As much as I adore cooking without a plan—canvassing the fridge and making something unexpected—a little planning can go a long way in service of good leftovers. To be frank, just because I like to cook doesn’t mean I want to do it for every meal. Yet it always amazes me how my week improves when I have home-cooked food on hand for an on-the-go lunch or a quick dinner. When it makes sense, I try to maximize my cooking time by making larger quantities of foods like grain salads that really shine as leftovers.
With reason, a common gripe about leftovers is that, after a few days, it’s just not that fun to eat the same thing. As it’s nothing short of a triumph when my partner and I get to eat dinner together, I tend to assume I’m cooking for one. So even when I’m aiming for leftovers, I try to make enough to last two or three days rather than the whole week. This helps cut down on leftover fatigue.
I also gravitate toward recipes that lend themselves to repurposing. For example, if I make a big batch of roasted vegetables, I can eat them as they are, toss them with arugula, use them in fried rice, and—when I get really tired of them—make them disappear into a frittata. As a cook, I’ve come to really relish the challenge of successfully repackaging leftovers.
The recipes that follow are equally as good made and enjoyed right away as they are utilized throughout the week for work or school lunches. They’re portable by design and their flavors work great together. I’d argue for a batch cooking day to make them all. They’re meant to share oven and stovetop space.
I can say from experience that the Maple Mustard Roasted Sweet Potatoes are great stirred into the Wild Rice Salad and a spoonful of Pear Cinnamon Compote is perfect atop the Honey Yogurt Panna Cotta. The Lentils en Escabeche makes a delicious, unexpected taco filling. You’d be remiss not to try the Green Chile Meatloaf on a sandwich. Keep an eye out for the seasonal ingredients like fennel, pears, and red peppers to pop up at the farmers’ market this time of year.
The one thing that I like more than meatloaf is leftover meatloaf. I think this is a somewhat controversial opinion, but I like my leftover meatloaf cold. I use quick oats as a binder because that’s what my mom always used and because I think folks are more likely to have quick oats in their pantry than they are to have bread crumbs. Don’t use a super-lean ground beef here. The fat in the meat and the green chiles help keep this from drying out. I used hot green chiles here, but if you’re making this for kiddos or other spice-sensitive folks, use mild. Makes four mini meatloafs.
Escabeche, the puckery Mexican pickled vegetables with a kick of heat, provides the inspiration for this salad. What we’re doing here is essentially making a super-quick pickle that provides both the dressing and the much-needed crunch in this lentil salad. Black lentils work best in salads like this one because they hold their shape once cooked. If you have a food processor, use the slicing blade and knock out the slicing this recipe requires in no time. A mandoline would also make this job especially easy, but you can just slice things as thin as you can with a knife if that’s what you have. Replace the jalapeño with half of a green pepper for a milder salad. Serves about 4 as a side.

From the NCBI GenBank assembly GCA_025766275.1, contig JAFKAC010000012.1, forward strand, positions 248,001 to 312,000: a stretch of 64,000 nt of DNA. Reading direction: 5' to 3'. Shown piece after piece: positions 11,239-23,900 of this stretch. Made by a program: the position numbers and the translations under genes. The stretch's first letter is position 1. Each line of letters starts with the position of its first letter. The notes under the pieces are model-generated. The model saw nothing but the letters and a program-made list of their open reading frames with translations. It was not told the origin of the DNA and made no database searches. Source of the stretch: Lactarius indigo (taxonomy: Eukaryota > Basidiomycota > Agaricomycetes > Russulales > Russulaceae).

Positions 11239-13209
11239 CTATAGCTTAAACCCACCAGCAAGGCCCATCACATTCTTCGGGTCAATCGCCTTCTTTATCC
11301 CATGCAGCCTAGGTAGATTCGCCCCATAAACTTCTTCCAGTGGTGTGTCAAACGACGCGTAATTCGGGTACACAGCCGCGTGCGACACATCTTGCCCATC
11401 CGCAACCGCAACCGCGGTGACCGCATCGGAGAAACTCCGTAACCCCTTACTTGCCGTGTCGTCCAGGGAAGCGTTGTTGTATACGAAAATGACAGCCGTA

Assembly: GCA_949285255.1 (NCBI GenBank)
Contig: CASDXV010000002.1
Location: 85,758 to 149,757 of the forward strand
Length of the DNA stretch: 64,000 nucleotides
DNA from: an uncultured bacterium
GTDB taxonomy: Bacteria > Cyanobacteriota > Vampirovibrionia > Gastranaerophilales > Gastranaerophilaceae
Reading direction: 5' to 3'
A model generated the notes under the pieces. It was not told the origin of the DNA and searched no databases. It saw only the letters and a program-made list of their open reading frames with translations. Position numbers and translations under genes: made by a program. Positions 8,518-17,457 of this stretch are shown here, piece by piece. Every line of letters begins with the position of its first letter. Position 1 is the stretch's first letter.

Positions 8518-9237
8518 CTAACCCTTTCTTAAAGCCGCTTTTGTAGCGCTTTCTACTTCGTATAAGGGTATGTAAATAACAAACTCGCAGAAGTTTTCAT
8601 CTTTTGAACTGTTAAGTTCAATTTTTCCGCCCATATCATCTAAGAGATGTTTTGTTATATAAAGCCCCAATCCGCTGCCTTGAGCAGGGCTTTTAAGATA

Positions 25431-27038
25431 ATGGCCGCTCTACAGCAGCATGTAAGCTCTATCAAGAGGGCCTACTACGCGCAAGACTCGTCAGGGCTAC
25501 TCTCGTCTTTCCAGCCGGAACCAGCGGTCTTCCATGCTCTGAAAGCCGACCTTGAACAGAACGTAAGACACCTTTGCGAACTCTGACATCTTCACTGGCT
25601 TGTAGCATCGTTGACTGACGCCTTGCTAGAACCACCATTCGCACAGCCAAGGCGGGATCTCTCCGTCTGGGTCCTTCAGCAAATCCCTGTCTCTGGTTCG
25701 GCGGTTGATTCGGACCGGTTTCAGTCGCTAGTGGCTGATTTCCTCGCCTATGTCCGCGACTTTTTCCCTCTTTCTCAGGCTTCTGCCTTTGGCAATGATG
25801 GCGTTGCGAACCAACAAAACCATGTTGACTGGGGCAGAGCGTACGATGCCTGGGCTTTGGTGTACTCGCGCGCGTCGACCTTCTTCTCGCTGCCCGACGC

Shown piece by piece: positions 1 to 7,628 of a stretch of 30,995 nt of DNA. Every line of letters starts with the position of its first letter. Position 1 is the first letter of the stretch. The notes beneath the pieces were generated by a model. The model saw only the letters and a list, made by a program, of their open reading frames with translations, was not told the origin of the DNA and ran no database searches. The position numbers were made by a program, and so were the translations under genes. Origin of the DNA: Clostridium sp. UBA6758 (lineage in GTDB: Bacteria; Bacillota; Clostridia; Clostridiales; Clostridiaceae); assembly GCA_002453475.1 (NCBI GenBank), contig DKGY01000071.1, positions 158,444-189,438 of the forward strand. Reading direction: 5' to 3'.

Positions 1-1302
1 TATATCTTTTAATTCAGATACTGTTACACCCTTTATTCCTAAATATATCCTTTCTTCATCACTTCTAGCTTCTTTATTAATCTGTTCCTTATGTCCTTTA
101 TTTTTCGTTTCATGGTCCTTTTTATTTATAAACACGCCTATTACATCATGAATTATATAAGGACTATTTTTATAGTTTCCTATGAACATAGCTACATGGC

If you pulled out your food processor or mandoline for the Lentils en Escabeche Salad, keep it out and use it to quickly shave the fennel and red peppers for this recipe too. Wild rice salads with celery, some type of nuts, and dried fruit often make an appearance on the Thanksgiving table. For the same crunch as celery, but with a ton more flavor, we’re using sweet red peppers and shaved fennel here. If your garlic clove is too big, the flavor can be a bit overpowering, so select a small clove for this recipe. Wild rice (the long, thin, black grains) can be expensive. Wild rice blends are a less costly alternative. Makes about six servings as a side.
Panna cotta has become one of my go-to desserts over the past couple years. I love that the prep time is next to nothing and it’s endlessly adaptable. You’ll often see panna cotta recipes unmolded and served on a small dessert plate. I forgo that here for the sake of portability. If you make these in small jars like quarter-pint Mason jars, they travel really well. A note about honey: You can choose either a dark or light honey here, keeping in mind that a darker honey will mean the final product will taste more like honey. Makes 6-9 depending on serving size.
These cook at the same temperature as the meatloaf. So if you’re doing a big batch cooking day, these can go in the oven at the same time. If your sweet potatoes are organic or come from a trusted source, you don’t need to peel them, just give them a good scrub. Makes about six servings as a side.
I think simple is best when it comes to beautiful, in-season fall fruits. This basic compote is great with the Honey Yogurt Panna Cotta, but is also perfect stirred into your morning oatmeal or yogurt. Almost any type of pear will be lovely here, but I’d avoid Asian pears. They have such a distinct, crispy texture that I think cooking them does them an injustice. Starting with pears that are ripe, but not mushy, will ensure that they don’t break down too much during the cooking process. Makes a scant two cups.
Autumn Giles is a freelance writer and recipe developer whose work has appeared in Modern Farmer and Punch. She’s the author of Beyond Canning: New Techniques, Ingredients, and Flavors to Preserve, Pickle, and Ferment Like Never Before.